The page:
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DRUG OVERDOSE DEATHS IN TEXAS


Texas’ age-adjusted drug overdose death rate fortunately has been one of the lowest in the nation in recent years, according to the Cen- ters for Disease Control and Prevention (CDC). Opioids are “the main driver of drug overdose deaths,” CDC said.


Year 2015 2014 2013


Drug Overdose Deaths in Texas 2,588 2,601 2,446


Death Rate per 100,000 People 9.4 9.7 9.3


State Rank in Death Rate 47 45 46


Source: Centers for Disease Control and Prevention, https://www.cdc.gov/drugover dose/data/statedeaths.html


pain medicines initially, most patients didn’t want them. They didn’t like the side effects,” he said. “But by about 2014, and ’15 and ’16 and ’17, patients expected it.” The increases in opioid overdoses


and related deaths have caused phy- sicians, lawmakers, and advocacy groups to pay attention, propose so- lutions, and take action. Increasingly, health plans are taking their own steps. Recent changes by Cigna Health


Insurance to its drug formulary and prior authorization processes are one example of how health plans are at- tacking the opioid crisis. But those changes — including required prior authorization of new prescriptions for long-acting opioids and quantity limits for short-acting opioids — high- light how one solution can create new obstacles for physicians. Dallas psychiatrist Leslie Secrest,


MD, chair of the Texas Medical As- sociation’s Task Force on Behavioral Health, says the focus needs to be on the best interest of patients. “It’s one of those things where you begin to ask physicians to carry that extra time and burden, and not nec-


38 TEXAS MEDICINE November 2017


O]]K\SVc KVaKc] Q_\O S^ SX^Y ^ROS\ \O- munerations necessary to go through these hoops,” he said.


THE PRIOR AUTHORIZATION APPROACH


In August, President Donald Trump announced his preliminary intention to declare the opioid crisis a national emergency. That announcement was a reaction to a problem commanding more and more attention from medi- cine, policymakers, and other inter- ested parties.


While the Centers for Disease


Control and Prevention (CDC) says the number of opioids prescribed in the United States peaked in 2010, the number of opioid deaths quadrupled from 1999 to 2015. And 2015 saw more than 33,000 opioid-involved drug overdose deaths nationally, more than any year on record. Most of the basic reasons for the


trend are well-documented: Studies in the 1980s cast doubt on the danger of treating chronic pain with opioids; a feeling emerged that the medical community was undertreating pain; KXN ^RO XY^SYX YP ZKSX K] K u P^R `S^KV sign” gained currency. Opioid use and abuse exploded.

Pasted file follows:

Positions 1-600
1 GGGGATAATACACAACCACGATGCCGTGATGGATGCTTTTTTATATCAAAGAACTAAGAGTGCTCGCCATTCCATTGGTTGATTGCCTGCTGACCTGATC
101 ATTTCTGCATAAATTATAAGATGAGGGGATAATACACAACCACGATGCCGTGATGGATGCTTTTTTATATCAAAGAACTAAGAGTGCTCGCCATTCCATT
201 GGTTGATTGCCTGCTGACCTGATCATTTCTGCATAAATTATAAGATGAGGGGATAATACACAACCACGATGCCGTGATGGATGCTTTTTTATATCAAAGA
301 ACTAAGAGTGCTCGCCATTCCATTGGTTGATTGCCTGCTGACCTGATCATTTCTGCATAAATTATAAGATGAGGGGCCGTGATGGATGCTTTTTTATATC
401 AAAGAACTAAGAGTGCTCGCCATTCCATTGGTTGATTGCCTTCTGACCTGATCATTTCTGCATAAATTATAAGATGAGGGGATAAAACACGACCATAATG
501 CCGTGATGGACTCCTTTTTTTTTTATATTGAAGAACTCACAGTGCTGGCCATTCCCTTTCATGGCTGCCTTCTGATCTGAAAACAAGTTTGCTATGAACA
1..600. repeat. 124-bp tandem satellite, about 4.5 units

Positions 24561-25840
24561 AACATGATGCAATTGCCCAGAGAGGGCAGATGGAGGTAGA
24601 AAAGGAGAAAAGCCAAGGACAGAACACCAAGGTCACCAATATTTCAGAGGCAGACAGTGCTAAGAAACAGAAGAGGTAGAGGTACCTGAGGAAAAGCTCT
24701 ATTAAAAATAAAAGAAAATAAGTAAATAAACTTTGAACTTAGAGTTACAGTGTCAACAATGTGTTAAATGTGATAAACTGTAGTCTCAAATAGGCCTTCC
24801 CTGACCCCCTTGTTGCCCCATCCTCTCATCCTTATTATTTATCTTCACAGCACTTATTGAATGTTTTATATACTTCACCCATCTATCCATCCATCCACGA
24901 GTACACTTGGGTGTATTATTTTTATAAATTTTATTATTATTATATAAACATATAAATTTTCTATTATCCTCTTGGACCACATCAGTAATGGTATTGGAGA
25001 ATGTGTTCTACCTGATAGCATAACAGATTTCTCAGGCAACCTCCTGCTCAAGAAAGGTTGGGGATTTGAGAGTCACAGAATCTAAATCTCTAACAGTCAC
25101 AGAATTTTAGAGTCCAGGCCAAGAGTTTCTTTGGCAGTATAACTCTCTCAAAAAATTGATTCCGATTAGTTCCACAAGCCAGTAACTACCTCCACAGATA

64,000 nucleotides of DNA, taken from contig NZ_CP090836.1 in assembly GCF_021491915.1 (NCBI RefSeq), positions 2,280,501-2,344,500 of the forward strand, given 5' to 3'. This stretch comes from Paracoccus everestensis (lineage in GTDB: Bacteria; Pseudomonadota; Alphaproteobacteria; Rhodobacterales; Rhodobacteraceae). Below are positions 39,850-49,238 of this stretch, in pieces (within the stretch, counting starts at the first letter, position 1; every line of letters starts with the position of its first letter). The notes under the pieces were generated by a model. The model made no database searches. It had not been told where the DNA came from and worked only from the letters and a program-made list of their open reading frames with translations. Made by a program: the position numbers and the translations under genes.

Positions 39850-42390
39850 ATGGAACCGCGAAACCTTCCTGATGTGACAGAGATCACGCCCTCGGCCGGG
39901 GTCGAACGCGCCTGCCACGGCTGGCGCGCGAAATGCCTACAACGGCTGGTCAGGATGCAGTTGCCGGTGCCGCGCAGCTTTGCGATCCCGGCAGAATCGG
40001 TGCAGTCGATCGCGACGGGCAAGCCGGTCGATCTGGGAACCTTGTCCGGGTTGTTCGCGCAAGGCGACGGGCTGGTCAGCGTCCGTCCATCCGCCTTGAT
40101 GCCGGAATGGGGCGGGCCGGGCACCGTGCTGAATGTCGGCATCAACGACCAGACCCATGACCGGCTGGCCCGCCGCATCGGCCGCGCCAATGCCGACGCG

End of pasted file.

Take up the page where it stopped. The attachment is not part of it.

The shift in thinking resulted in a landscape where “prescribing prac- tices may have become too lax,” says John Nguyen, MD, medical director of Integral Care, an organization that treats substance use disorders and mental illness in Travis County. “More doctors were afraid to treat pain with non-opioids or nonpharma- cologic interventions,” he said. Fortunately, Texas has one of the


lowest rates of overall drug overdose deaths, according to CDC data. (See “Drug Overdose Deaths in Texas,” at left.)


During the past year, several health


plans have publicly announced adjust- ments in their approaches to dealing with opioids. Cigna instituted changes effective July 1 as part of a “coordinat- ed, comprehensive response” to the opioid crisis. Those changes included:


• Applying prior authorization re- quirements to prescription claims for customers new to long-acting opioid therapy — those who haven’t had long-acting opioids under a Cigna plan in the past 120 days;


• Applying quantity limits to claims for customers who haven’t had short-acting opioid therapy in the past 90 days, with supplies exceed- ing 15 days requiring preauthoriza- tion; and


• Applying quantity limits to high- dose prescriptions and cough agents with codeine, both per Food and Drug Administration drug safety dosing recommendations.


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introduce prior authorization for opi- oids, and insurers have instituted vari- ous initiatives to battle opioids. (See “Plans for Prevention,” page 43.) Rick Watson, DO, Cigna’s senior


medical director for North Texas, told Texas Medicine that examining new opioid claims was part of Cigna’s goal to reduce opioid prescriptions by 25 percent by 2019. Cigna said in April that 158 medical groups in Cigna Col- laborative Care, which represents


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